Judicial process in peril if donors don't commit more funding
Newly appointed judges to the ECCC, Catherine Marchi-Uhel of France (left) and Siegfried Blunk of Germany were officially sworn in Friday. During last week’s plenary session, tribunal judges called for corruption allegations to be fully investigated.
The growing number of allegations of corruption in the form of required staff kickback payments at the Extraordinary Chambers of the Courts of Cambodia (ECCC) causes grave concern about the integrity of this court that is designed to promote the end of impunity.
The credibility of the court now depends on its ability to prove that it is corruption-free. We welcome the statements of ECCC Judge Sylvia Cartwright at the opening of the plenary session of judges on September 1, 2008, that "these historic trials, which are so important for the people of Cambodia, must not be tainted by corruption", and that claims of corruption must be resolved in a transparent manner. We welcome the recent step of all the judges of the ECCC to strengthen the Code of Ethics to which they are bound. These steps enhance the credibility of the court.
Members of the NGO community in Cambodia have been strong supporters of an independent and credible tribunal to address Khmer Rouge crimes in a manner that meets international standards and leaves behind a strong legacy for Cambodian courts.
These goals cannot be met if the ECCC tolerates the practice of graft that requires staff or officials to pay back a portion of their salaries to get or keep their jobs. The allegations that such demands are being made of Cambodian staff or officials at the ECCC must be definitively dealt with.
In addition to the Cambodian side of the court, the Government of Cambodia, the United Nations and the donor community have a responsibility to ensure that all necessary steps are taken to eliminate alleged corrupt practices from the ECCC.
No longer can the Cambodian government, the UN and the donors ignore this problem because the allegations threaten the ability of the court to continue as a credible institution in the eyes of the people of Cambodia.
Staff of the ECCC who have come forward to give an account of such practices display courage and risk their personal and professional security and perhaps that of their family members. Without their courage, corruption cannot be addressed. They provide hope that the ECCC can serve to prove that progress can be made to eliminate corruption from judicial institutions in Cambodia. We urge the Cambodian government, the UN and the donor community to take strong steps to provide adequate whistleblower protection and support for these people.
Over the last year the Director of Administration, the UNDP and donor representatives assured the public that they will have a "robust" program to deal with corruption allegations. The fact that allegations came forward first in early 2007 and again in the spring of 2008 - after claims that they had been dealt with fully - raises concerns about the sufficiency and effectiveness of the commitment of the parties and the mechanisms put in place. The court's integrity may be irreparably damaged if the problem is not dealt with now and comes up for a third time. The court must assure the public it has adequate mechanisms to deal with allegations of corruption in a timely and conclusive manner. The process must be transparent while protecting the rights and interests of those that come forward.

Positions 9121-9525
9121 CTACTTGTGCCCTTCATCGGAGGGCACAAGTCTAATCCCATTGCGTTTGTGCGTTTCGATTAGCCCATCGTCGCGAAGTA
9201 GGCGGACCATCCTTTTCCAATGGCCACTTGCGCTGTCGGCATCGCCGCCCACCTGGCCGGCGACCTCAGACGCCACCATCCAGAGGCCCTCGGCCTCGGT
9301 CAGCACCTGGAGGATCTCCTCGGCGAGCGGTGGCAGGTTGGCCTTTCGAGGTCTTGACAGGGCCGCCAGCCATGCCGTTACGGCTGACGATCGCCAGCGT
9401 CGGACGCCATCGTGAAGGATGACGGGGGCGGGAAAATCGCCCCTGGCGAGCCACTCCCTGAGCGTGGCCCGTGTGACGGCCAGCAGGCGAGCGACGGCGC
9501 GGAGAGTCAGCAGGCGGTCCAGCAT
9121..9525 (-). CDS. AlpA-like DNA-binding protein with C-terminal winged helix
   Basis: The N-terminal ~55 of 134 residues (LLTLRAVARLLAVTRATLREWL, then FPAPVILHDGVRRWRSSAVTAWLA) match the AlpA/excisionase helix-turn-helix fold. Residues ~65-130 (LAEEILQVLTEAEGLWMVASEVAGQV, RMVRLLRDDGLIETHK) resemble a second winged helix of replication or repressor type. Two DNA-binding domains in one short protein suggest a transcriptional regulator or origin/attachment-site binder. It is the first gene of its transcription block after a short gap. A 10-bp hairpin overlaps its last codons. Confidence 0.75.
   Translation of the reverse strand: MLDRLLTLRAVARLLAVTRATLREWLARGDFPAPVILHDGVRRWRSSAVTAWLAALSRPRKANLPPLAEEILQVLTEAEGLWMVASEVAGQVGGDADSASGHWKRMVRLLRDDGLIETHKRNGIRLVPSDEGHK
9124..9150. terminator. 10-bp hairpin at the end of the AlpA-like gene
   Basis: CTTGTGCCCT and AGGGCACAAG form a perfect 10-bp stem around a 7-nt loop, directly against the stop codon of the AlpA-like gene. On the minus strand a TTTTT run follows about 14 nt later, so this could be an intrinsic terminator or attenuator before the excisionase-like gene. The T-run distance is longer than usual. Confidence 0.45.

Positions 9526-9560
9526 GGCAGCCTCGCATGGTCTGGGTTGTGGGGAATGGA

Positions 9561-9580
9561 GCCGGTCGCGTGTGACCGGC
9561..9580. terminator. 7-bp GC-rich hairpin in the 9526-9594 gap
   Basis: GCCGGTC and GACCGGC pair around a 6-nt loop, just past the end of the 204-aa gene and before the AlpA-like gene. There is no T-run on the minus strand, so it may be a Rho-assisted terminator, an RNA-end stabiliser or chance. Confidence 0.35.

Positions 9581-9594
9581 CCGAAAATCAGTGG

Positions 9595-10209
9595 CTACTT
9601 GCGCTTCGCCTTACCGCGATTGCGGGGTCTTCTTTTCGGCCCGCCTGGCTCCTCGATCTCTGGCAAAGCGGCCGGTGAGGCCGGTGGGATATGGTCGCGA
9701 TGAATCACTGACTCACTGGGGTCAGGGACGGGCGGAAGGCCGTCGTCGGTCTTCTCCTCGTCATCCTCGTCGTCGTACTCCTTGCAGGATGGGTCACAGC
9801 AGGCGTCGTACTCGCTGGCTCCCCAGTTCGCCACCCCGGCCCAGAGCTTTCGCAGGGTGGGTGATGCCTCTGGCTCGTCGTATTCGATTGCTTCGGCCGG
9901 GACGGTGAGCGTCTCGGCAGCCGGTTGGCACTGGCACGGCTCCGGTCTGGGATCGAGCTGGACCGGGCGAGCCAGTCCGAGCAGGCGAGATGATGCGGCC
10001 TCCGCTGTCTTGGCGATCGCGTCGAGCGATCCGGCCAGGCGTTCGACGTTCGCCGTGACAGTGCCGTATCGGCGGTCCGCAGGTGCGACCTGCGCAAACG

The ECCC can still bring justice
Finally, while the allegations of corruption are discouraging, we continue to believe that the ECCC can succeed in its goal of providing some justice for the people of Cambodia. Encouraging progress has been made on the cases before the Court, which must continue without interruption. The ECCC, like other tribunals dealing with international crimes, requires significant resources to complete its mission of providing justice and a model of legal reform to Cambodia. We urge donors to continue to provide adequate financial support to the court, while ensuring that the corruption is effectively addressed.
The following NGOs endorse the above statement:
Cambodian Human Rights Action Committee (CHRAC); Coalition of Civil Society Organization Against Corruption (CoCSOAC); PACT Cambodia; Cambodian Human Rights and Development Association (ADHOC); Center for Social Development (CSD); Khmer Institute for Democracy (KID); Cambodia Justice Initiative (CJI); Youth Resource Development Program (YRDP); Youth for Peace (YfP); People Center for Development and Peace (PDP-Center); Khmer Youth Association (KYA)